Another benefit of Prsa’s role is the freedom it gives partners for outside productions. Long considered as free agents, each member is allowed to work with others. If it doesn’t interfere with the group’s responsibilities, participation in the larger theatre community is even encouraged.

This was evident with Lynn starring in Korda Artistic Productions’ 2018 presentation of MacBeth. She and Potter also worked on a radio play with Tall Tale Theatre Co. this past spring. The two, along with O’Reilly have all volunteered as front-of-house staff for local groups in past years as well.

Having their workload lightened, everyone hopes to be more active again. Even Prsa will be on stage in Korda’s 2021 production of Something Rotten.

“I’m extremely excited to have that duality,” he said. “With Something Rotten at Korda, it’s the double-hit of a company I’ve been a fan of since I first began going to shows and I was lucky enough to have a blast in The Fantasticks back in February. As well, director Jeff Marontate is such a remarkably kind and creative guy and I can’t wait to be able to rehearse with such a killer cast. I joined it well-before being brought in as Post’s Outreach Director, but I would have taken it up even if the order was flipped; the team has always encouraged free-agency with regards to participating throughout the community. After all, it’s one thing to say you’re community-oriented, but this also shows that I play ball when I do so.”

While unrelated to the pandemic, the announcement continues momentum from when local groups met in January. Since then, the Windsor-Essex Theatre Alliance (WETA) was created and will focus on industry-wide lobbying. It’s also hoped they can get the area recognized as a place for theatre tourism.

Adding more significance to his role, it’s something Prsa’s partners believe he can handle.

“He is clever, enthusiastic, reliable, and generally well-liked,” said Lynn. “We’ve always enjoyed working with him and quite simply, he’s a great person to be around. As artists, we strive to surround ourselves with like-minded people who bring their own unique talents and energy to the table. We’ve been very fortunate in our creative endeavors thus far because we’ve been able to assemble great teams of artists, actors, musicians, tech and stage crew, etc. for our individual productions. [Prsa] has always fit in well with these creative teams. Getting to know him better over the past year or so, we’re certain that he also fits in very well with the business side of things.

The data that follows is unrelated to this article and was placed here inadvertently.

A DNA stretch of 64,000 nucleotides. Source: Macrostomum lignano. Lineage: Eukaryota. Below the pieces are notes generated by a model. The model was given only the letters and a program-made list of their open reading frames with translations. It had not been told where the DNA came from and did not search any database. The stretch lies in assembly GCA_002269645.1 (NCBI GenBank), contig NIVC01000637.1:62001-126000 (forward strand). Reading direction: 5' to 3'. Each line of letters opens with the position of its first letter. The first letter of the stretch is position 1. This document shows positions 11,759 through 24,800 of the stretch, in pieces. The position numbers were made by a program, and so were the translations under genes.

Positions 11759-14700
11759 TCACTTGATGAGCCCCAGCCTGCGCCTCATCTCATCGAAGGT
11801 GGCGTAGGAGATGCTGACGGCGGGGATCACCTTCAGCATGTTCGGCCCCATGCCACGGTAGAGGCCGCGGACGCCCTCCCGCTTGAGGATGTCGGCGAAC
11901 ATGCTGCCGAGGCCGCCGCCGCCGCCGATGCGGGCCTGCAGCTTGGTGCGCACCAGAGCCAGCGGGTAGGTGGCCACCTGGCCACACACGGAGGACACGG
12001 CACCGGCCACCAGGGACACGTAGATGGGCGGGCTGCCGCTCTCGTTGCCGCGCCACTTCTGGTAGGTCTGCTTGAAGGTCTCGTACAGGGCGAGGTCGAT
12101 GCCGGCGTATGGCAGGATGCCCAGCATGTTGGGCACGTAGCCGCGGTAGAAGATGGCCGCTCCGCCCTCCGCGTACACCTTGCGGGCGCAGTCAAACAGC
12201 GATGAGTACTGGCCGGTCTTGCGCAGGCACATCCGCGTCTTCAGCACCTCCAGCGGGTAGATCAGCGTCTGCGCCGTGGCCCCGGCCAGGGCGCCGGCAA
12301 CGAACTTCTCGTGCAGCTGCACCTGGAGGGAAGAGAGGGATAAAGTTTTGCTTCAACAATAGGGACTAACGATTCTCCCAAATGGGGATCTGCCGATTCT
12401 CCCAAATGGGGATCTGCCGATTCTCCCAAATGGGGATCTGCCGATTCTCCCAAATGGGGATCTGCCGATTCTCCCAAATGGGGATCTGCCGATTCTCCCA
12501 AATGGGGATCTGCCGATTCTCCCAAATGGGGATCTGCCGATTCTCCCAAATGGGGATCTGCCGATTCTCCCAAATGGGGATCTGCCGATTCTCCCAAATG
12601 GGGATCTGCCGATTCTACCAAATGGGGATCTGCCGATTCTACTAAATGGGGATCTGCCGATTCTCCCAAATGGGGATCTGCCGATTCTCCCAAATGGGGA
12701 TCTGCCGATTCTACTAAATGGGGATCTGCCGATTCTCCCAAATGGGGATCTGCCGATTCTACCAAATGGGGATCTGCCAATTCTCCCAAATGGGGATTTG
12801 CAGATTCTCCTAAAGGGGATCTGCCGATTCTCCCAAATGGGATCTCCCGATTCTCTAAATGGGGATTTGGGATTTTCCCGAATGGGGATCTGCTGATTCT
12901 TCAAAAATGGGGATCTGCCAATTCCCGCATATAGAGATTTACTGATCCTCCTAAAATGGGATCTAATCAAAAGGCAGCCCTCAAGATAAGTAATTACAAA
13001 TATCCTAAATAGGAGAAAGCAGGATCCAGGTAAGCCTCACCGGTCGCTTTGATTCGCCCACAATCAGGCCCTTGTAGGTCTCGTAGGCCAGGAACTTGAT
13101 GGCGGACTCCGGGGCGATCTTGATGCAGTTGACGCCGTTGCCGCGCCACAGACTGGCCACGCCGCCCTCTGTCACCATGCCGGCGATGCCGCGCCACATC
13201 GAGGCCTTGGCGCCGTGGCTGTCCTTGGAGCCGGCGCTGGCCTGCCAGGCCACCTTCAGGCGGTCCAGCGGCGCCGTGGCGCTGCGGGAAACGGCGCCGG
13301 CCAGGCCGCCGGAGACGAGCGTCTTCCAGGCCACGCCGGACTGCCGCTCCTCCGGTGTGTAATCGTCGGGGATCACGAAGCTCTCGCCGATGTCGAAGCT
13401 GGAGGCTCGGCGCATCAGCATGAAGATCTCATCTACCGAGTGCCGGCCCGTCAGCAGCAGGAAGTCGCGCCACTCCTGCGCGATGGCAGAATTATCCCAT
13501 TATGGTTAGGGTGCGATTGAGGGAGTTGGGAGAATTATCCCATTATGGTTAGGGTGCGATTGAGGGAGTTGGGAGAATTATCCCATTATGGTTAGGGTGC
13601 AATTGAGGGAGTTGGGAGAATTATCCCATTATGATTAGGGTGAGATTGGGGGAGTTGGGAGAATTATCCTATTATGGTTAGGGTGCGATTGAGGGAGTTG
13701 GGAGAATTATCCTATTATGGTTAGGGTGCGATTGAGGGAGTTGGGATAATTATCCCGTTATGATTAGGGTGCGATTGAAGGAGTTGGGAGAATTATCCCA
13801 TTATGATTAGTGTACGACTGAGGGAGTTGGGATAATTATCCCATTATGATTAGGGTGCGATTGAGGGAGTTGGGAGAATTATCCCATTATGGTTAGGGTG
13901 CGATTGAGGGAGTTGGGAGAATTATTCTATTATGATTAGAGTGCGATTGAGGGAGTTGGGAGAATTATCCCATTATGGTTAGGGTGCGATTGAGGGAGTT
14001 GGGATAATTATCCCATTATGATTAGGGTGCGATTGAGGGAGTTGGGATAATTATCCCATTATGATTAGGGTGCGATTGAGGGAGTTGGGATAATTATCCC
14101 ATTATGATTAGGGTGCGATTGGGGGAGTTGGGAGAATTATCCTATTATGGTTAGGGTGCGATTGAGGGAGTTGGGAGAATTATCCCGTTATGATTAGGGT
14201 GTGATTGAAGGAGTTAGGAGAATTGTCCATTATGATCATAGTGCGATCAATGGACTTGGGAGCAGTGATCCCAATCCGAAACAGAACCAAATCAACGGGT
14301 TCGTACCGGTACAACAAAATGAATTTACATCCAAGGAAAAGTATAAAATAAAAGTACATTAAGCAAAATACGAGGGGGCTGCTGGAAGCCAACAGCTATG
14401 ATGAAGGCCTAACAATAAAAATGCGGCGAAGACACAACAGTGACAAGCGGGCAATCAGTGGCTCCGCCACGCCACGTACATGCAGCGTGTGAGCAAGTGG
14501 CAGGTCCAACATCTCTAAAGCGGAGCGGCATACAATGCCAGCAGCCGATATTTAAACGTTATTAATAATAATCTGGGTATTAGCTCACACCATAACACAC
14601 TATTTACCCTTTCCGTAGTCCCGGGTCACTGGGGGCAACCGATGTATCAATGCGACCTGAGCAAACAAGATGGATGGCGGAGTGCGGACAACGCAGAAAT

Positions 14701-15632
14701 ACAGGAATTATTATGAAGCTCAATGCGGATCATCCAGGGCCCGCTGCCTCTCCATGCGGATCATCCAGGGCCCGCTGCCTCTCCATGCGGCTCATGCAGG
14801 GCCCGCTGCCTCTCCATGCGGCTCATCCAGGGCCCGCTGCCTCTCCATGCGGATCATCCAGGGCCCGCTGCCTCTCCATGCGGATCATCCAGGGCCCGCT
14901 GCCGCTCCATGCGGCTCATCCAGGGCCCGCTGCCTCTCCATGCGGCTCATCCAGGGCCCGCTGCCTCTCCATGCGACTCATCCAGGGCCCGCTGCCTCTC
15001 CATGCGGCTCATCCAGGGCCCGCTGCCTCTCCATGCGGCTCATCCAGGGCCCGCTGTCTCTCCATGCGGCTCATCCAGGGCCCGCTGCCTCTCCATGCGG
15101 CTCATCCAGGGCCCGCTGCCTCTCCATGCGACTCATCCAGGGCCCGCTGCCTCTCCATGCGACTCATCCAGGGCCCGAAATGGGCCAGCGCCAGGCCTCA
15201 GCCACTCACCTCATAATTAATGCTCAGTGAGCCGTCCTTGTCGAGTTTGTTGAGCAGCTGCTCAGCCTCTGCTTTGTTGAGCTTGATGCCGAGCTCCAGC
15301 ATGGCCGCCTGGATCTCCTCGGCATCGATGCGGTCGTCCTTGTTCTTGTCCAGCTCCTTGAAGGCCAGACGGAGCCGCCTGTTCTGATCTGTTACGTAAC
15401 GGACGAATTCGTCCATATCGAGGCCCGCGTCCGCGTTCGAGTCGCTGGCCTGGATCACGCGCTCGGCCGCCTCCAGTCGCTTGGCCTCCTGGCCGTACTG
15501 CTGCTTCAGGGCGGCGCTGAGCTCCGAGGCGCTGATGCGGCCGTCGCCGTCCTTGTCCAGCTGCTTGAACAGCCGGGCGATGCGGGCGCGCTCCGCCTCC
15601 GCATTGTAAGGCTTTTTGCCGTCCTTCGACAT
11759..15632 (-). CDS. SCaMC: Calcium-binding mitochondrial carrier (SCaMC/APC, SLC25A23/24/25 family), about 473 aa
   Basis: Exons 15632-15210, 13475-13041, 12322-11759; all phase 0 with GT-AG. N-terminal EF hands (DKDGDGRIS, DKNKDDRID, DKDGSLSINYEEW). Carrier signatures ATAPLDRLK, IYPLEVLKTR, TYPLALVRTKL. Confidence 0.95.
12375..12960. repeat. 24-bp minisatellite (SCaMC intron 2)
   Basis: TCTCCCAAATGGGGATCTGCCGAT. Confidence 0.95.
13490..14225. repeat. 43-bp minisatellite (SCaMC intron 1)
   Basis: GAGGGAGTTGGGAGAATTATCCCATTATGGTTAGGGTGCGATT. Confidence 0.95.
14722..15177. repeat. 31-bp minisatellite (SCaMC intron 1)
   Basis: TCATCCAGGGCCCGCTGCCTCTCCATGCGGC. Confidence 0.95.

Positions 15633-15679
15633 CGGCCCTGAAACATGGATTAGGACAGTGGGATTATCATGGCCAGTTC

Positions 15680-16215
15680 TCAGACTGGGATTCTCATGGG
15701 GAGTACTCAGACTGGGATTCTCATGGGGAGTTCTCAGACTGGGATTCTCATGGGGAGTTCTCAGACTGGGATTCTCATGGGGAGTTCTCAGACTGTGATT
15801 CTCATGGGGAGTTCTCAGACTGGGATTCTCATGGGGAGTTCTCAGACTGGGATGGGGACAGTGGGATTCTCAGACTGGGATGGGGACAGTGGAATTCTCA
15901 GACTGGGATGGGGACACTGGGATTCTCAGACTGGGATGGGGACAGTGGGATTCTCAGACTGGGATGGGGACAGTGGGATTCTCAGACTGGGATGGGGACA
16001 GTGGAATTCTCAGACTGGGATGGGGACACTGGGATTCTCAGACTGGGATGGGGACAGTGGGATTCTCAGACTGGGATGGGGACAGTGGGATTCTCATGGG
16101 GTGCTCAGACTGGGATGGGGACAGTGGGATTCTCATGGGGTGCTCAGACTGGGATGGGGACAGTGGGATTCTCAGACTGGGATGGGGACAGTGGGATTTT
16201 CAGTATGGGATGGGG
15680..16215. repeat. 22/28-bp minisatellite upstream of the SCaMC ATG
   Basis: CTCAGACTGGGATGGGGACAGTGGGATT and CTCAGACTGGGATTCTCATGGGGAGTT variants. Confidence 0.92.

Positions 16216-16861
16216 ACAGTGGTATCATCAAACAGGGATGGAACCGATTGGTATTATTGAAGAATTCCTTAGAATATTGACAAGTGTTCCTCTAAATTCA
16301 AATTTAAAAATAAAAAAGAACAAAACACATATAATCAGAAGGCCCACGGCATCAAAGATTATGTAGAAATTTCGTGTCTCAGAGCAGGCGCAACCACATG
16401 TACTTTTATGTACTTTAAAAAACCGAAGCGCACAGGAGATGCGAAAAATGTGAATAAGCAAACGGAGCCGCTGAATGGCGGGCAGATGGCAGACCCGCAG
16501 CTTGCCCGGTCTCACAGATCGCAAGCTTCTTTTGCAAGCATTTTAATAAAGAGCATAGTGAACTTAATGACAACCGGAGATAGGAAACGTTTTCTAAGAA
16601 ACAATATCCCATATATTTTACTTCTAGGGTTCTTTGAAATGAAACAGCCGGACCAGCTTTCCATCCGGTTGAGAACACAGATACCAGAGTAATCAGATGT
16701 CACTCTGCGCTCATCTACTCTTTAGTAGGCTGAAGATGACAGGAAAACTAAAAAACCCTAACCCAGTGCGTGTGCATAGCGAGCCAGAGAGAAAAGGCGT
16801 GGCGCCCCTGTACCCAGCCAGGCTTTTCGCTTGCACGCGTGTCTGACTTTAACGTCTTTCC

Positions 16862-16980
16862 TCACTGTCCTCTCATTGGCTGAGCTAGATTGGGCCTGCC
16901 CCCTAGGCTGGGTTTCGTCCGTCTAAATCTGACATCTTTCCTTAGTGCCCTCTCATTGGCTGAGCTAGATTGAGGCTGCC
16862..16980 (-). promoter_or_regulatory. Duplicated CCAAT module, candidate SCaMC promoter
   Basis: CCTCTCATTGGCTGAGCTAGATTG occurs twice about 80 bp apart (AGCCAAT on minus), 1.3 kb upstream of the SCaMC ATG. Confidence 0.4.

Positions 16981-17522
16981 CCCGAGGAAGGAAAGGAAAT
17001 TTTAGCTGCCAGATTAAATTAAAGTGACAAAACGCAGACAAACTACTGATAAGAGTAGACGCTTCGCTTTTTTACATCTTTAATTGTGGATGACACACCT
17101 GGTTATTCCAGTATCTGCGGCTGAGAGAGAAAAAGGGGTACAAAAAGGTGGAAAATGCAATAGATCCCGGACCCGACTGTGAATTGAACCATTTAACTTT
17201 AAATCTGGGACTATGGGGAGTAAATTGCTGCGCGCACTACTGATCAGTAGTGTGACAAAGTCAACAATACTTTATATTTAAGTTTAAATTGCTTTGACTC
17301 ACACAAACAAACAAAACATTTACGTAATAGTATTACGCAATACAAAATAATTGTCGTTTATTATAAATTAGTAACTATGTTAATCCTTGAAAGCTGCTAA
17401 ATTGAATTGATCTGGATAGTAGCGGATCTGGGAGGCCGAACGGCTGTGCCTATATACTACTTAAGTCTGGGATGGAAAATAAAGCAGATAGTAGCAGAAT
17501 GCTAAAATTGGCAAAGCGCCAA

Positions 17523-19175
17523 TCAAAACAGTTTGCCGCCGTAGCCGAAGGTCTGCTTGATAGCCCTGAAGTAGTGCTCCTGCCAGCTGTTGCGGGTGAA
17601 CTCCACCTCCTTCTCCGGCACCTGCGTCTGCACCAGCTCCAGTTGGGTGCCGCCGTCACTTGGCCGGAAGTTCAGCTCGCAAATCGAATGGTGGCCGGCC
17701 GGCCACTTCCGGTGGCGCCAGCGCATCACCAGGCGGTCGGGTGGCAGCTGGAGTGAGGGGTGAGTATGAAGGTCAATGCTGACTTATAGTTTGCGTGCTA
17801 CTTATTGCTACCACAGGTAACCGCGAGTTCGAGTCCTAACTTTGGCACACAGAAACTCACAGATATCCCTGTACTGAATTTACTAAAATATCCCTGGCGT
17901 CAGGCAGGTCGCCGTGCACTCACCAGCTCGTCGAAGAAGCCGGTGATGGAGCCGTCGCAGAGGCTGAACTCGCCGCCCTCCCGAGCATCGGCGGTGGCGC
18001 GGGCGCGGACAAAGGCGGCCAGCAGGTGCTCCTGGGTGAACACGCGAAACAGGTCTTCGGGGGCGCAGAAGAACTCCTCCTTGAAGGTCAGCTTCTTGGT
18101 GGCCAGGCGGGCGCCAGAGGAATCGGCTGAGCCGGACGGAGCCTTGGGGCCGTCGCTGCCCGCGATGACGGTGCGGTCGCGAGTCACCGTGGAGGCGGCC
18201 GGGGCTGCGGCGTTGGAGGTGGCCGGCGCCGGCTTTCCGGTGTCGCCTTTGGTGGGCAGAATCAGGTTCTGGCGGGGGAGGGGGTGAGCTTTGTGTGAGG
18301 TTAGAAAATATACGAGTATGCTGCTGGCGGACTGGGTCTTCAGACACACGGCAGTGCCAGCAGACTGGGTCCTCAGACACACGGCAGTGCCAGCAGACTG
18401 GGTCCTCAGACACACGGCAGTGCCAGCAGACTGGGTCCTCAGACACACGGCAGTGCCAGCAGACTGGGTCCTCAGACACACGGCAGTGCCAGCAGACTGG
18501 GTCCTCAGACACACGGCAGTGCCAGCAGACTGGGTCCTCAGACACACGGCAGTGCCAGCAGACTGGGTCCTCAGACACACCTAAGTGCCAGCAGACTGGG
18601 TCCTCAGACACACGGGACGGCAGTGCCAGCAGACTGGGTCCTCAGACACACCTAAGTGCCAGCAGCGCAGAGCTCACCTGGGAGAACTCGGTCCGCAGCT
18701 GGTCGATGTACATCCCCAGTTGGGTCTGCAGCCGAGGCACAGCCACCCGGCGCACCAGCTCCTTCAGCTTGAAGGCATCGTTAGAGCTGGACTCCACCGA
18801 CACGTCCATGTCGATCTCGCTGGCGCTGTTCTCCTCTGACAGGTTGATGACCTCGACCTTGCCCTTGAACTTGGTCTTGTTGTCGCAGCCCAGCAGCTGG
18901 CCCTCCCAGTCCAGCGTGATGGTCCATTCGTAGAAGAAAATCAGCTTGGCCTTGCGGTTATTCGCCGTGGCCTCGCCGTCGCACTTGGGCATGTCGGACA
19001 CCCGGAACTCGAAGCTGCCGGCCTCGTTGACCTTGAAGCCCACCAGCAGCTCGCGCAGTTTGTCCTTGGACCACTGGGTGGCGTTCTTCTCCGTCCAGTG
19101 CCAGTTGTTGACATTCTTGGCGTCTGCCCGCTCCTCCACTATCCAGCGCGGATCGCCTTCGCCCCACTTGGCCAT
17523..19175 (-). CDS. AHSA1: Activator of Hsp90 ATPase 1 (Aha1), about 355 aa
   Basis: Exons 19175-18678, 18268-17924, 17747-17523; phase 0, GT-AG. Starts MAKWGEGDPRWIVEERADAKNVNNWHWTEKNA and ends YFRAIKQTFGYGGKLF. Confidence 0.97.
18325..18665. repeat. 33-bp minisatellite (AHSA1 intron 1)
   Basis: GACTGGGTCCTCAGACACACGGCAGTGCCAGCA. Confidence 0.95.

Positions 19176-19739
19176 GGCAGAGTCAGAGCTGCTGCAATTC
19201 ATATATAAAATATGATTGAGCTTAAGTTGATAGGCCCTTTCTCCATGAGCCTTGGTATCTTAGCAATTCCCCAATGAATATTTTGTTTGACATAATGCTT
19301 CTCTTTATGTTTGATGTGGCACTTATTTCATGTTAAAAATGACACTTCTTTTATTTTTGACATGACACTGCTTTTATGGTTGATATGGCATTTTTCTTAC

While it may seem like Post Productions isn’t doing much publicly, the group is hard at work. Development continues on Harold Pinter’s Betrayal and Matt St. Amand’s Negatunity: The goal is to stage them when the Shadowbox Theatre can re-open safely.

Second round Entries from the Windsor-Essex Playwriting Contest are also being assessed and future plans are underway.

“[We’re] planning the 2021 and 2022 seasons,” said Potter. “Our 2021 season is going to blow people away with its storytelling diversity and creative risk-taking. As soon as we brought [Prsa] on board, he came up with a great idea for a charity fundraiser we’re hoping to do in December. We can’t say much about it yet but it’ll be utterly unique.”

After joining up with Tall Tale Theatre Co. recently, the group is also in discussions to collaborate on a series of radio plays. Being released as podcasts, those involved are hoping to get started next month. This would begin with original scripts Post Productions has already put on stage while they write new ones for future releases.

Speaking of which, the group has also talked to others about productions they’d like to stage at Shadowbox Theatre in 2021. It’s all a part of coming together.

“When the first meeting of what we now know as the Windsor-Essex Theatre Alliance was held in January of this year, we had no idea how fortuitous the timing would become,” said Lynn. “Thanks to that alliance, we’ve kept in fairly good communication with other members of the community through this strange time. If we had waited another year, we may all be feeling much more alone.”

This isn’t lost on Prsa either.

“Windsor’s theatre community has always deeply appreciated theatre, but COVID-19 has shown us how vital theatre is to our lives in a way no-one could have predicted,” he said. “Joining Post during this time has given me the opportunity to be very focused, but that comes with its own caveats. Personally, the social aspect of catching up with friends in other companies and each other’s progress in rehearsals is something I appreciate even more deeply now that things are at a bit of a standstill. That genuine sense of wanting to see and celebrate each other’s success is helping everyone look forward to seeing each other in the spotlight once again.”

Whatever the case may be, the new outreach director is fairly sure of one thing though.

“I was 40-per-cent joking about Garfield,” he concluded.